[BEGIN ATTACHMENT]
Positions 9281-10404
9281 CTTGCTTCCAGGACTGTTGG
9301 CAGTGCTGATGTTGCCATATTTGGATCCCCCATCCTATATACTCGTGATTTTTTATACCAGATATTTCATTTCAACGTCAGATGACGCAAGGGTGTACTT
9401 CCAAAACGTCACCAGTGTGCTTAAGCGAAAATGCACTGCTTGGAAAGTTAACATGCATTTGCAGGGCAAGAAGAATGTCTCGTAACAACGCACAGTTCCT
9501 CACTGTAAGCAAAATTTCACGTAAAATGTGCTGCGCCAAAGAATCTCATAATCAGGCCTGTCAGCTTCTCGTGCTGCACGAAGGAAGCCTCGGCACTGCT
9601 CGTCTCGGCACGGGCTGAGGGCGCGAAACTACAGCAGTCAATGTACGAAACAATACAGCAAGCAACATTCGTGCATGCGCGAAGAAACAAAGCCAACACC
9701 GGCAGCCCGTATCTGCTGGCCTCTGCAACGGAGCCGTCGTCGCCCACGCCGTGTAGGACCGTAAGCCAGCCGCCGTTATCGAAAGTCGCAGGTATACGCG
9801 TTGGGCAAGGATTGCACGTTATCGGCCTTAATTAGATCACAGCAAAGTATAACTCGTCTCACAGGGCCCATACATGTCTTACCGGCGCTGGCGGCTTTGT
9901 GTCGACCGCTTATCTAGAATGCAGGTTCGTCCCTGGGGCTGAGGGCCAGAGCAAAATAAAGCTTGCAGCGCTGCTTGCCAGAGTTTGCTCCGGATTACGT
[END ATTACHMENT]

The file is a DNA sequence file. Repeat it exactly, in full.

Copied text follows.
Positions 9281-10404
9281 CTTGCTTCCAGGACTGTTGG
9301 CAGTGCTGATGTTGCCATATTTGGATCCCCCATCCTATATACTCGTGATTTTTTATACCAGATATTTCATTTCAACGTCAGATGACGCAAGGGTGTACTT
9401 CCAAAACGTCACCAGTGTGCTTAAGCGAAAATGCACTGCTTGGAAAGTTAACATGCATTTGCAGGGCAAGAAGAATGTCTCGTAACAACGCACAGTTCCT
9501 CACTGTAAGCAAAATTTCACGTAAAATGTGCTGCGCCAAAGAATCTCATAATCAGGCCTGTCAGCTTCTCGTGCTGCACGAAGGAAGCCTCGGCACTGCT
9601 CGTCTCGGCACGGGCTGAGGGCGCGAAACTACAGCAGTCAATGTACGAAACAATACAGCAAGCAACATTCGTGCATGCGCGAAGAAACAAAGCCAACACC
9701 GGCAGCCCGTATCTGCTGGCCTCTGCAACGGAGCCGTCGTCGCCCACGCCGTGTAGGACCGTAAGCCAGCCGCCGTTATCGAAAGTCGCAGGTATACGCG
9801 TTGGGCAAGGATTGCACGTTATCGGCCTTAATTAGATCACAGCAAAGTATAACTCGTCTCACAGGGCCCATACATGTCTTACCGGCGCTGGCGGCTTTGT
9901 GTCGACCGCTTATCTAGAATGCAGGTTCGTCCCTGGGGCTGAGGGCCAGAGCAAAATAAAGCTTGCAGCGCTGCTTGCCAGAGTTTGCTCCGGATTACGT